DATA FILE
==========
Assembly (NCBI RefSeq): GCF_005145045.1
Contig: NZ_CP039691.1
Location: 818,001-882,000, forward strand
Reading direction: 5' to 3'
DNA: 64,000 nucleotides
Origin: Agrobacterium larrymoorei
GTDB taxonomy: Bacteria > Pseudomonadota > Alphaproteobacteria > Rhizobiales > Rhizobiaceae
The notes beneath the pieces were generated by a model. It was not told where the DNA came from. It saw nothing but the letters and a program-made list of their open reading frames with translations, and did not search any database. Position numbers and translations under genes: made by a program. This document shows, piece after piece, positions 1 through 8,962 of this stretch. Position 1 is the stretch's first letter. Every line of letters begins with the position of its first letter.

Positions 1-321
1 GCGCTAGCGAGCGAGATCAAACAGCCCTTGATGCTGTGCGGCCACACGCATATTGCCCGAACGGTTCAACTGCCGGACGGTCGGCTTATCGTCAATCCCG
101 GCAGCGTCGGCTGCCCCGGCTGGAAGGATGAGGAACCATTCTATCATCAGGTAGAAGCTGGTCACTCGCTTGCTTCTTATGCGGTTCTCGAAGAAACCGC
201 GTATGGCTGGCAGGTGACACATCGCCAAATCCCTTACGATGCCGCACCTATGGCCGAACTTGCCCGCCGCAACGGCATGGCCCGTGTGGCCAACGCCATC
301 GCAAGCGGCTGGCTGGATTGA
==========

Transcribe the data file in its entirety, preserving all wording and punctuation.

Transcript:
Assembly (NCBI RefSeq): GCF_005145045.1
Contig: NZ_CP039691.1
Location: 818,001-882,000, forward strand
Reading direction: 5' to 3'
DNA: 64,000 nucleotides
Origin: Agrobacterium larrymoorei
GTDB taxonomy: Bacteria > Pseudomonadota > Alphaproteobacteria > Rhizobiales > Rhizobiaceae
The notes beneath the pieces were generated by a model. It was not told where the DNA came from. It saw nothing but the letters and a program-made list of their open reading frames with translations, and did not search any database. Position numbers and translations under genes: made by a program. This document shows, piece after piece, positions 1 through 8,962 of this stretch. Position 1 is the stretch's first letter. Every line of letters begins with the position of its first letter.

Positions 1-321
1 GCGCTAGCGAGCGAGATCAAACAGCCCTTGATGCTGTGCGGCCACACGCATATTGCCCGAACGGTTCAACTGCCGGACGGTCGGCTTATCGTCAATCCCG
101 GCAGCGTCGGCTGCCCCGGCTGGAAGGATGAGGAACCATTCTATCATCAGGTAGAAGCTGGTCACTCGCTTGCTTCTTATGCGGTTCTCGAAGAAACCGC
201 GTATGGCTGGCAGGTGACACATCGCCAAATCCCTTACGATGCCGCACCTATGGCCGAACTTGCCCGCCGCAACGGCATGGCCCGTGTGGCCAACGCCATC
301 GCAAGCGGCTGGCTGGATTGA